In the Shadow of Giants

A set of yearlings strutting across a grassy field in pairs, as dripping strands of Spanish moss hang over their heads. It is the summer of 1965 and Ocala, Fla. is alive with a new crop of Thoroughbreds. The area, rich in limestone, is still in its fledgling stages that year as an alternative to the Kentucky bluegrass.

In 1943, Carl Rose, seeing the potential in the area, bought up acreage along State Highway 200 at $10 per acre, which he developed into Rosemere Farm. When his colt, Gornil, won a race at Tropical Park, he became the first Florida-raised Thoroughbred to win a race in the Sunshine State.

In 1956, Needles won the Kentucky Derby, becoming the first Florida-bred to capture the Run for the Roses.

While Ocala was growing in stature, with new breeding establishments popping up, it still had not produced a horse considered one of the all-time greats.

That is why no one could have foreseen that the group of yearlings pictured above at Tartan Farms would help change the face, not only of the Florida breeding industry, but the Thoroughbred industry as a whole.

It was only appropriate that the two yearlings who would go on to leave an indelible mark on racing and breeding were the two leading the group. On the right, in the foreground, is an Intentionally colt later to be named In Reality. To his left, and, of course, in front, is a Rough ‘n Tumble colt later to be named Dr. Fager.

Directly behind them are Ruffled Feathers, who would win the Man o’War Stakes, and Minnesota Mac, a stakes winner who would go on to sire grass champion MacDiarmida. Bred to the great Tartan Hall of Famer Ta Wee, he would sire multiple stakes winner Great Above, who in turn would sire Horse of the Year and Hall of Famer Holy Bull, whose son Giacomo captured the Kentucky Derby.

From this group of yearlings, born mainly from the genius of John Nerud, came the founding fathers of the Florida breeding industry.

The only one not officially bred by Nerud and Tartan Farms (owned by William McKnight) was In Reality, who for the next three years would continue to try to get his head in front of Dr. Fager. The only time he managed it was when he launched a desperate sneak attack in the 1967 New Hampshire Sweepstakes, coming up on Dr. Fager’s inside down the backstretch trying to catch the tiger by surprise. But as soon as he stuck his head in front, his boyhood pal retaliated by attempting to savage him. Dr. Fager, of course, turned back that challenge, as he did so many others, and went on to win by 1 1/4 lengths, as both colts shattered the mile and a quarter track record, with the Good Doctor stopping the teletimer at 1:59 4/5.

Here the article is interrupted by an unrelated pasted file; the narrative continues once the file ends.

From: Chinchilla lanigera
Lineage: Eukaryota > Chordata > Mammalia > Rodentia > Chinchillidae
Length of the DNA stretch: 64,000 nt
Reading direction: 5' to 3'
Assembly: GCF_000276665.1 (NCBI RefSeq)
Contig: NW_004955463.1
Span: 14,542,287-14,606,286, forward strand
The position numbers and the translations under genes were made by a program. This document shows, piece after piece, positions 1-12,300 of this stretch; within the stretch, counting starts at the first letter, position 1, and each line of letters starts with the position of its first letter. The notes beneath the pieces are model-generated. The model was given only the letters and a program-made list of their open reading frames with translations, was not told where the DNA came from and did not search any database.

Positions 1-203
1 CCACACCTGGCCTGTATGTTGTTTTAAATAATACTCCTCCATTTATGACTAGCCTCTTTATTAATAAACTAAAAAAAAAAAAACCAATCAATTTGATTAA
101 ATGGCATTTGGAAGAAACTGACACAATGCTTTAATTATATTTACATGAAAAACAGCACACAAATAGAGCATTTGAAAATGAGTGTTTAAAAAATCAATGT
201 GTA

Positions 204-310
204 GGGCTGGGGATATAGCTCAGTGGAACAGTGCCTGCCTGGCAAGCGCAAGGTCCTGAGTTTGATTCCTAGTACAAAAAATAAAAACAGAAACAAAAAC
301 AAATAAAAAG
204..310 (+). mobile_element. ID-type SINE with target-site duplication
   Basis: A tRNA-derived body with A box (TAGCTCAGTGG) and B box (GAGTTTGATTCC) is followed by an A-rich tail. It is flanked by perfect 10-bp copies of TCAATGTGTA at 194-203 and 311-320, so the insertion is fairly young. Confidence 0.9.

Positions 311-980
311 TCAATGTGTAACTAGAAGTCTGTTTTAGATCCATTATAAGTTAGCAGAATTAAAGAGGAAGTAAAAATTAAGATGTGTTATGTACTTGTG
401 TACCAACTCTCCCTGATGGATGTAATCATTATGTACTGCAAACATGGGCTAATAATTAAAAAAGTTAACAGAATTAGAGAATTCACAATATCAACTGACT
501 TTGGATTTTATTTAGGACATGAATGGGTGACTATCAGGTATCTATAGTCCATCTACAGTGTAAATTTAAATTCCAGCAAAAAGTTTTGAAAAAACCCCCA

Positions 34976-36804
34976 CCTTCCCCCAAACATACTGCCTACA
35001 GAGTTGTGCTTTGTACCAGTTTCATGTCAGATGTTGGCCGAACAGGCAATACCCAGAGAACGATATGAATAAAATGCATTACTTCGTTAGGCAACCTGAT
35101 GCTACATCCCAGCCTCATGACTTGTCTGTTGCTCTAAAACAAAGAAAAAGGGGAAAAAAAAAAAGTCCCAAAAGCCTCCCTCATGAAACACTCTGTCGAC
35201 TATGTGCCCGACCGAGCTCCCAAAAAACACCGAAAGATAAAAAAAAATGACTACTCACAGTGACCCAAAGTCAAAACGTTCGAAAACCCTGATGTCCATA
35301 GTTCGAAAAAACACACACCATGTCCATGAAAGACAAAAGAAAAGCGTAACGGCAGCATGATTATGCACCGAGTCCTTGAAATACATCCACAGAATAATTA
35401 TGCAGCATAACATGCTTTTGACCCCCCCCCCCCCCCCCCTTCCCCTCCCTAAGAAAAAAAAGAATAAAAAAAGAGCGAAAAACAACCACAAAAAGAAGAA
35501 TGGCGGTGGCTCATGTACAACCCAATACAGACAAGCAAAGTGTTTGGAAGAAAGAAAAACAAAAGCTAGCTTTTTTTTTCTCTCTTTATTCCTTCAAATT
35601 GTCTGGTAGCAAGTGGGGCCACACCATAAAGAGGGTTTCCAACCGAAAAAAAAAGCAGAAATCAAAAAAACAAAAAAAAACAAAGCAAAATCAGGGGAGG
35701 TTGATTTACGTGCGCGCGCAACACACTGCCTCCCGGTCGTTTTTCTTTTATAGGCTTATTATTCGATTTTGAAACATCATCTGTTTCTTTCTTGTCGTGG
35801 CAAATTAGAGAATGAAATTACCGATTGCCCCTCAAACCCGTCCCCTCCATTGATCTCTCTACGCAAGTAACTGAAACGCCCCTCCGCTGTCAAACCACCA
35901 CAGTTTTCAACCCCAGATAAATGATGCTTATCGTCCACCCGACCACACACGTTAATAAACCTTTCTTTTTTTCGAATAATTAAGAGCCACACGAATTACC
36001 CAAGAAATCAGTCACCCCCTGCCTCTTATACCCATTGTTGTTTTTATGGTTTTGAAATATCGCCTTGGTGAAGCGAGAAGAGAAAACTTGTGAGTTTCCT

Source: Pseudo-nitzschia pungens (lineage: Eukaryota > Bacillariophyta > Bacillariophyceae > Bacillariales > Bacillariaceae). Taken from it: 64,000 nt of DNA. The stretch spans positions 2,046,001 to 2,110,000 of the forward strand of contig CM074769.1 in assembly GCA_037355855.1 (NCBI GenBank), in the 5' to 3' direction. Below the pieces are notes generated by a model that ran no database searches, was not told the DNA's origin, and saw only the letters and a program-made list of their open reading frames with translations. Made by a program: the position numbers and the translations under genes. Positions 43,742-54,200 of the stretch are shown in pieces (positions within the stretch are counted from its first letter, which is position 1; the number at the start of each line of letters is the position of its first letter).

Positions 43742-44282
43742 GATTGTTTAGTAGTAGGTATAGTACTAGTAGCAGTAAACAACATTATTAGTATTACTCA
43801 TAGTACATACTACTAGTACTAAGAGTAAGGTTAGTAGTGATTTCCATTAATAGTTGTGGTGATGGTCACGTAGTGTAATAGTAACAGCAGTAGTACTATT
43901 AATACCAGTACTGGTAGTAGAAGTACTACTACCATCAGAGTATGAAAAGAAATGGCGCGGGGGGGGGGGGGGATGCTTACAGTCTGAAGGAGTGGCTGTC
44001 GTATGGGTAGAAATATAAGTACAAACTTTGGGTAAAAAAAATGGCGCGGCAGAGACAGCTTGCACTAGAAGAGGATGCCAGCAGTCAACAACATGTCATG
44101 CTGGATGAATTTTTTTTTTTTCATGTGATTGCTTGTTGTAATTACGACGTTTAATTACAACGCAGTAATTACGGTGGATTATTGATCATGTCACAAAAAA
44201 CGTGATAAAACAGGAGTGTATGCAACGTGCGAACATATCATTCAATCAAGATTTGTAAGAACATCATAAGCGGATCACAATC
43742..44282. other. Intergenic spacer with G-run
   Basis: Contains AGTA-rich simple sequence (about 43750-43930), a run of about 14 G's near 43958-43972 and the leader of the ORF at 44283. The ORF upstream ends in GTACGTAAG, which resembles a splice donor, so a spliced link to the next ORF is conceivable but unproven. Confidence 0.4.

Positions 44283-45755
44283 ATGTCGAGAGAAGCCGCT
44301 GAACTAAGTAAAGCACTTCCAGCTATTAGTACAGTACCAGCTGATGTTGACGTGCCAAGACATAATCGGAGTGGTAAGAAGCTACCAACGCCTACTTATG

Although In Reality was bred by Mrs. Frances Genter, he was raised at Tartan and his sire, Intentionally, was a Tartan foundation sire who Nerud had purchased privately as a racehorse for a then decadent $750,000.
In Reality, unlike the tall, powerful, and wild-looking Dr. Fager, was a feisty little bulldog of a horse and equally tenacious. While Dr. Fager would look you in the eye with those daggers and break your heart, In Reality was like a terrier that grabs hold of your pant leg and doesn’t let go.

Unfortunately for In Reality, he not only came along in the same year as Dr. Fager, but also Horse of the Year and Hall of Famer Damascus. Unlike his two arch rivals, Damascus had the ability to pounce on his prey with a spectacular cat-like move and leave them for dead far up the track. His explosive power was unlike anything seen for decades.

But to his credit, In Reality for the most part held his own against both these legends, and asserted his authority whenever he wasn’t facing them.

In his first six career starts at 2, he won four, with two seconds. In his only two defeats, he was beaten a nose by the lightning-fast Great Power in the Sapling Stakes and only three-quarters of a length by Dr. Fager in the Cowdin Stakes, a race in which he made The Doctor, coming off three victories by a total of 27 lengths, run hard for the first time in his life, as Bill Shoemaker admittedly gave Dr. Fager a poor ride, resulting in the colt banging up his knee pretty good.

Stretching out to two turns for the first time, In Reality defeated eventual 2-year-old champion Successor by a half-length in the Pimlico-Laurel Futurity. He was unable to handle the slop at Garden State in his next start, the rich Garden State Stakes, and could only finish fourth behind Successor.

With Dr. Fager getting a late start at 3 and Damascus taking the New York route to Louisville, In Reality had a field day in Florida, winning the Hibiscus Stakes, Fountain of Youth Stakes, and Florida Derby, and finishing second in the Flamingo Stakes and Florida Breeders’ Handicap. In the latter, he was forced to carry 130 pounds and give 13 pounds to Biller, who beat him three-quarters of a length.